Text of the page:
Tuesday, August 25, 2009

Retroaesthetic Pop


Kirk Demarais' The Torrances

I started thinking about what I could do to get in. I was talking to my wife, and she reminded me of a family portrait we had seen the week before at a sale. Then and there the concept just hit: what if I were to take the family portrait idea and apply it to cult films? The first film I had in mind was Fargo. And then I thought, “Oh man, the The Shining, what about The Shining?!” And so, just of my own accord I used colored pencils and did the best I could to semi-realistically depict what the families in these films might have looked like if they had just gone to Sears and taken a family portrait on the weekend.

Sunday, August 23, 2009

We're all "Mao"

Remember me? Last year I was sold for $17 million in auction. Well, not exactly. You see, though there are slight differences -in color and texture on the prints, (even the uniform and badges we wear), I unequivocally declare: We are all Mao!

I exist by virtue of clever warholean silkscreen-multiples. One-in-the-many: The innocent farmer-boy in Shaoshan, the young idealist who studied under Yang Changji, the Communist revolutionary who won the siege of Chengdu and threw Chiang out of power, the author of the Red Book, the successful leader who founded the People's Republic of China, the self-made hero who swam -non-stop- across the Yangtze River, the bashful "actor" who -once a month in disguise- rode his bicycle in the middle of Beijing, the Chairman who spearheaded the Cultural Revolution, the doddering old man who died on a pissed, foul-smelling bed. If you want to visit me, I'm on display at the Hong-Kong Museum.

Raise "Americanness" to orange

Alfredo Triff

Fresh from the NYTimes:

Critics play down the seriousness of the problem by pointing out that the ranks of the uninsured include many people who have chosen to forgo coverage or are only temporarily uninsured: workers who could afford to pay but decline their employers' coverage; the self-employed who choose not to pay for more expensive individual coverage; healthy young people who prefer not to buy insurance they may never need; people who are changing jobs; poor people who are eligible for Medicaid but have failed to enroll. And then there are the illegal immigrants, a favorite target of critics.

The substance of the viciously-circular paragraph above makes me think of the this idea that some evolutionists have tried in the past, that humans have a built-in sense of morals. If so, we Americans are still at the Lucy evolving-phase of moral evolution.1 Is our hominid-like social development a product of laissez-faire capitalism? Although we're not the only "selfish" society in the world, Liberal Capitalism provides a strong defense for economic selfishness, which early economist Adam Smith sees as a social benefit in the long run.2 Add a dosage of strong Protestant social ethics to the recipe. Craftily politic! As obsessed with religion as we are, it seems puzzling how come we don't wish for our neighbor what we wish for ourselves.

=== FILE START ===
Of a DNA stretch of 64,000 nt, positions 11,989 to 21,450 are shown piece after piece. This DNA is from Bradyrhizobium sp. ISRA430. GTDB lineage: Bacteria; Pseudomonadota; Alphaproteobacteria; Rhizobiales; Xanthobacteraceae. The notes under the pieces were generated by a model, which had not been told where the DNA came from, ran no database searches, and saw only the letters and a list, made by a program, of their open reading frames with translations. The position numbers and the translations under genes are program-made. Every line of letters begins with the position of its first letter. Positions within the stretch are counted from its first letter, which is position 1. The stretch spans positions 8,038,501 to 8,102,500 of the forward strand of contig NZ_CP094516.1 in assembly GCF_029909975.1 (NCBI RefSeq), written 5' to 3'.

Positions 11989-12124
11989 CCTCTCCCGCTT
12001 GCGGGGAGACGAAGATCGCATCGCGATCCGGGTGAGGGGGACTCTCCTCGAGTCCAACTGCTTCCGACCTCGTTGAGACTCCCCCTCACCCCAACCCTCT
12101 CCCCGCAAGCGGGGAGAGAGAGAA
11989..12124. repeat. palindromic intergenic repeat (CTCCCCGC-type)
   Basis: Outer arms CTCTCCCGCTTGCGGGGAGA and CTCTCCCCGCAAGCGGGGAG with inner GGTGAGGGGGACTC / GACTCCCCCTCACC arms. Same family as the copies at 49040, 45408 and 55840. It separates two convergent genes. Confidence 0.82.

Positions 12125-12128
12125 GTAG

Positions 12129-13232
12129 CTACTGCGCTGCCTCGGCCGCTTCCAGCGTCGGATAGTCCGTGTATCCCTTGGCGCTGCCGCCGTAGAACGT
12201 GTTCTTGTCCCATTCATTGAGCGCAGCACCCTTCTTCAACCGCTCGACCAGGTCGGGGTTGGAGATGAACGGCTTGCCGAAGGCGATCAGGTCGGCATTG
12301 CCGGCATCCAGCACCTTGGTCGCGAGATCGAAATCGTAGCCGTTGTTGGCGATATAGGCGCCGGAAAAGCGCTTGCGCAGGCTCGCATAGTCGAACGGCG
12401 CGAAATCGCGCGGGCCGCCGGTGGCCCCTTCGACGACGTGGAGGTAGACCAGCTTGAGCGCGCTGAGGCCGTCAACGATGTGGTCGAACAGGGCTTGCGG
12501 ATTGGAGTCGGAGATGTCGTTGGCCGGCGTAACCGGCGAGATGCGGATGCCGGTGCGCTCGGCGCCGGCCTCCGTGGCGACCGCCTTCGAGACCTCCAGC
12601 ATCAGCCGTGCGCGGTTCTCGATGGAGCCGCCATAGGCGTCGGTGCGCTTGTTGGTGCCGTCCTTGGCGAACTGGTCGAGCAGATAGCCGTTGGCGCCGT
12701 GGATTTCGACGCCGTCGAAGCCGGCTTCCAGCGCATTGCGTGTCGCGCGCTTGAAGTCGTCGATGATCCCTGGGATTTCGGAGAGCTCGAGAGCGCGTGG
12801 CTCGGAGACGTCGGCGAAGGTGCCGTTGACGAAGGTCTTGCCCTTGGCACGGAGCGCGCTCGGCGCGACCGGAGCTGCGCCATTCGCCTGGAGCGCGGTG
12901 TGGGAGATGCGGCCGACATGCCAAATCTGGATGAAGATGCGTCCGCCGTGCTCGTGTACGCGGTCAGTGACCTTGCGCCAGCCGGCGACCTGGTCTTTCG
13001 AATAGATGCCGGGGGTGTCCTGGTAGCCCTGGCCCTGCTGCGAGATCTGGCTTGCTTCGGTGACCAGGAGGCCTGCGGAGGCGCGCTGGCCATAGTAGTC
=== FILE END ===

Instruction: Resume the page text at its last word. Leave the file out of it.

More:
Let's assume that the 48 million uninsured cannot be heard. Actually, they can't show their faces in town-meetings: 1- they feel hopelessly disenfranchised from -and by- the rest society, particularly the critics (many of whom -ironically!- have poor or no insurance at all), 2- they are afraid to show their faces for fear of either being harassed by deathers or deported by INS agents.


Raise the level of "Americanness" to orange!


You'd still figure there are tens of millions of senior citizens whose Medicare benefits are at stake, who would profit from some kind of reform to ensure the very permanence of those benefits.3 The same goes for the majority: those covered below fairish levels (let's refer to them as sub-insured?) My estimate: add to the total lot 1/3-plus the number of millions. That leaves us with a minority in the high ground, "lucky ones" who enjoy good coverage,4 obviously in good or better health than the rest of the population. Caution: Were you not in the minority, beware of your future! Ironically, they don't need insurance. We need to address this minority because the critics' whole argument hinges on it.

The reason someone in good health would want insurance coverage is to anticipate the possibility of future illness. What you do is
previse future contingencies. Let's pursue this point: The very idea of insurance is "peace of mind" (a favorite slogan of the door-to-door insurance-peddlers). Healthy people don't really need it, not right now. In fact, you're happy not to need it -and keep paying for it. In the best possible world you wish you could pay insurance forever without ever needing it.

We're now in a position to understand the punch line of the critics of Health Care Reform: If you're sick you don't need insurance.5
________